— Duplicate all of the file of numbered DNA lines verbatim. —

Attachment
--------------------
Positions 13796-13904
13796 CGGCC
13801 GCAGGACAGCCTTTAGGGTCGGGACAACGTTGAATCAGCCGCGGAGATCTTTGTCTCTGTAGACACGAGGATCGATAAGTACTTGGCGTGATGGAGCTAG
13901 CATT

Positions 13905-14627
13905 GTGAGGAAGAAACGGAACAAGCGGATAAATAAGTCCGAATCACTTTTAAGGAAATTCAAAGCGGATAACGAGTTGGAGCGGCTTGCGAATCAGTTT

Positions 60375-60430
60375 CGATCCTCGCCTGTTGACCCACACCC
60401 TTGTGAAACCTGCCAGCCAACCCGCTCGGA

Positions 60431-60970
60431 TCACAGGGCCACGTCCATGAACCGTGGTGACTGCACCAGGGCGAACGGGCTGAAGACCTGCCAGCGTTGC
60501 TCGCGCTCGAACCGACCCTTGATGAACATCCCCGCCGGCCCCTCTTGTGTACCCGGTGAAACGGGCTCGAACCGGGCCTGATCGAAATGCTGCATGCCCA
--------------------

Positions 13796-13904
13796 CGGCC
13801 GCAGGACAGCCTTTAGGGTCGGGACAACGTTGAATCAGCCGCGGAGATCTTTGTCTCTGTAGACACGAGGATCGATAAGTACTTGGCGTGATGGAGCTAG
13901 CATT

Positions 13905-14627
13905 GTGAGGAAGAAACGGAACAAGCGGATAAATAAGTCCGAATCACTTTTAAGGAAATTCAAAGCGGATAACGAGTTGGAGCGGCTTGCGAATCAGTTT

Positions 60375-60430
60375 CGATCCTCGCCTGTTGACCCACACCC
60401 TTGTGAAACCTGCCAGCCAACCCGCTCGGA

Positions 60431-60970
60431 TCACAGGGCCACGTCCATGAACCGTGGTGACTGCACCAGGGCGAACGGGCTGAAGACCTGCCAGCGTTGC
60501 TCGCGCTCGAACCGACCCTTGATGAACATCCCCGCCGGCCCCTCTTGTGTACCCGGTGAAACGGGCTCGAACCGGGCCTGATCGAAATGCTGCATGCCCA